So when Covid-19 happened, they panicked Teddy would become dependent again – and after a while of having their attention every day, he did.
We advised they quickly go back to their old routine.
This meant leaving him in the kitchen alone each day during the times they’d normally be at work.
It was hard work, with the couple both living at home in a two-bedroom house.
They had to creep silently up and down the stairs every day and bring food supplies up to the home office.
Going in the kitchen downstairs and showing Teddy they were home would have caused too much upset.
After two months of doing this, they cracked it.
He can now quite happily be left alone for up to six hours at a time, and learnt loads of commands that will help manage his behaviour when life goes back to normal.
The full impact of increased puppy sales during lockdown is yet to be seen for us at Dogs Trust. But we’re preparing for it.
Of course we want dogs to have their forever, happy homes, but if you’re struggling with a dog after lockdown, come to us for advice.
We can offer training to keep the dog at home, but if it’s an impossibility, while it’s hard to hand them over, there is no stigma. We’ll do everything we can to help.
This is the time to train. Especially as dogs might see more groups of people out in parks having picnics, and they may not be used to face masks.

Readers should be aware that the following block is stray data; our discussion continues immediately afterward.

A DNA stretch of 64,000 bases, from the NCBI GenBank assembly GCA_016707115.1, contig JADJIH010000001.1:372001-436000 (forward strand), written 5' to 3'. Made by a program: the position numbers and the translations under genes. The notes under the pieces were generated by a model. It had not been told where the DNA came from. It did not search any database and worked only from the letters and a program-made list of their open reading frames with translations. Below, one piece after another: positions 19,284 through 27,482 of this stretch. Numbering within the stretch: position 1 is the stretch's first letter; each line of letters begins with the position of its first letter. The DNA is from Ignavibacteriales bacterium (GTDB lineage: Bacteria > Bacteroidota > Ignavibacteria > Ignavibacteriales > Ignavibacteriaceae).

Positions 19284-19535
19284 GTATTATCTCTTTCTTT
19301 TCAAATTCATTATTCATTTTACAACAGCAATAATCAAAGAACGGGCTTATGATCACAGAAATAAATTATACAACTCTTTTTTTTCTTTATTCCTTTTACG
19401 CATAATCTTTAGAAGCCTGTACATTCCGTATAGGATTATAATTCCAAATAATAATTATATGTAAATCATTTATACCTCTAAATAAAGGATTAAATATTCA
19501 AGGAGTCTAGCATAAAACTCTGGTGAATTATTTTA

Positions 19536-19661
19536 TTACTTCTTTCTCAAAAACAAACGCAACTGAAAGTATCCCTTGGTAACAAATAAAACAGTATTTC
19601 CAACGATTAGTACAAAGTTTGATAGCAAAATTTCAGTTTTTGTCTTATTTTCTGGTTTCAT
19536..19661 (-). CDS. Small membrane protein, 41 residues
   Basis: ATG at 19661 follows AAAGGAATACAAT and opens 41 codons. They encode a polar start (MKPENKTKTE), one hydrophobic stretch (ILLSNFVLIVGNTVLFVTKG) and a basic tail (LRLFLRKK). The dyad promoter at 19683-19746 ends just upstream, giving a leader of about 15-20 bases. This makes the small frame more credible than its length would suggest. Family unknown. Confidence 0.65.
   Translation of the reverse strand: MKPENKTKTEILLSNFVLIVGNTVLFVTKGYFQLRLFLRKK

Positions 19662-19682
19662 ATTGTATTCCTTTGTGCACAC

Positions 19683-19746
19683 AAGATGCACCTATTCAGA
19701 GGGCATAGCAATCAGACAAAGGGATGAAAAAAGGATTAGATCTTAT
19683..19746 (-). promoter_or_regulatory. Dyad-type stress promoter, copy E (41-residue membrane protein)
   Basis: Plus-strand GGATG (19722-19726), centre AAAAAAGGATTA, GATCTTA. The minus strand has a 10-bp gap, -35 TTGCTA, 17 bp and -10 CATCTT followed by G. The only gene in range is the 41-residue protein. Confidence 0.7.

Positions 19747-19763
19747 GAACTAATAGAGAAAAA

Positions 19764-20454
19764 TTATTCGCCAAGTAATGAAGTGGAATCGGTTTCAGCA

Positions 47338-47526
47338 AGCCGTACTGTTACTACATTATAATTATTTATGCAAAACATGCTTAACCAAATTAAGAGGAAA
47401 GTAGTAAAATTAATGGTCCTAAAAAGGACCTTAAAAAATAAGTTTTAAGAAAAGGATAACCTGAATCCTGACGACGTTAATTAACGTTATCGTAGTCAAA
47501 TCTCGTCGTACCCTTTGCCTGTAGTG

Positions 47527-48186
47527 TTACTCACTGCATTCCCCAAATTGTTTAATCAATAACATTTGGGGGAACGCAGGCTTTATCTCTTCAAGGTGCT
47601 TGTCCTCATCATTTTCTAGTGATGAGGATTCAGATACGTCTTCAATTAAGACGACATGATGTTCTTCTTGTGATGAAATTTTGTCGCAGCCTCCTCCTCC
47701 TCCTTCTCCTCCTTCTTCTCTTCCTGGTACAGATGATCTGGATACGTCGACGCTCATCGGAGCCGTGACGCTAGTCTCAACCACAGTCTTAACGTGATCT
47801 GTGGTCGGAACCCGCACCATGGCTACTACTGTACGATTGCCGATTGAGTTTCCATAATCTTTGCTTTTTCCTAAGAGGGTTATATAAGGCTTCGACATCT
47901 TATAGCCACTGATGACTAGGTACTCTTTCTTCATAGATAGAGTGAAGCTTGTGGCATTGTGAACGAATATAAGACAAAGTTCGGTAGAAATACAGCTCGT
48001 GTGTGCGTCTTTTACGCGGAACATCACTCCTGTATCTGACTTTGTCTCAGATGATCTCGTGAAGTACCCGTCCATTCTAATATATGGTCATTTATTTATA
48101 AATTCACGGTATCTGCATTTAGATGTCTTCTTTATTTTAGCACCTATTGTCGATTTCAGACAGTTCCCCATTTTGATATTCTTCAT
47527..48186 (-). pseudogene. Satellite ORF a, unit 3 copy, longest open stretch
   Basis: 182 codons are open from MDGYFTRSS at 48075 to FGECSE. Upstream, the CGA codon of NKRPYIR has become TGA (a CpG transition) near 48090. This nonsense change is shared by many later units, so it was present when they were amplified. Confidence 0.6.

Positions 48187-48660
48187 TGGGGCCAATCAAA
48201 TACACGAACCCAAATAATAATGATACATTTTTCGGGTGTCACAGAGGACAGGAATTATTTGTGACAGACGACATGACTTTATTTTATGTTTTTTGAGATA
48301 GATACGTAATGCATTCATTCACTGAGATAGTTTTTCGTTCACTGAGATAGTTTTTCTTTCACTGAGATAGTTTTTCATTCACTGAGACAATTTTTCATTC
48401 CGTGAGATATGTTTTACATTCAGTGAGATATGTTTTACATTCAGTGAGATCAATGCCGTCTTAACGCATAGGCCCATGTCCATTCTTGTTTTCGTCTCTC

Here are a few techniques to get them ready. Just don’t leave it until the last minute…
Your dog could be alarmed seeing people in face masks. Here is a simple exercise to start now, so they don’t become spooked if on public transport or busy areas.
1. Hold your hand over your face for a moment, and then reward your dog.
2. Hold your hand over your face and talk to your dog for a minute or so. Then reward.
3. Cover your face with a scarf or bandana for a little bit longer just around the house and talk to your dog. Reward.
4 Start to walk around the house with this face covering and reward.
5. Introduce the face mask. Let your dog see you put it on, wearing it to move around the house and talking in it. Reward.
6. Repeat with other family members and friends, and repeat this process in the garden and on walks.
Having guests over to your home
· Teach your dog to behave calmly when they hear the doorbell by ignoring a strong reaction and rewarding them with a treat when they are quiet.
· Ensure your dog has their own safe space to retreat to when you have visitors, remembering that they can find excitable human noises worrying (as, no doubt, you’ll be excited to see your friends and family after lockdown).
· Make sure you actively supervise your dog’s interactions with visiting children.
· Always remember to wash your hands regularly before and after interacting with your dog and ask your guests to do the same. A dog’s coat, lead, toys etc, could carry coronavirus just like any other surface.
· Do not be afraid to ask people not to pet your dog if you don’t feel comfortable or if your dog wants some alone time.
For more information and training tips, visit Dogs Trust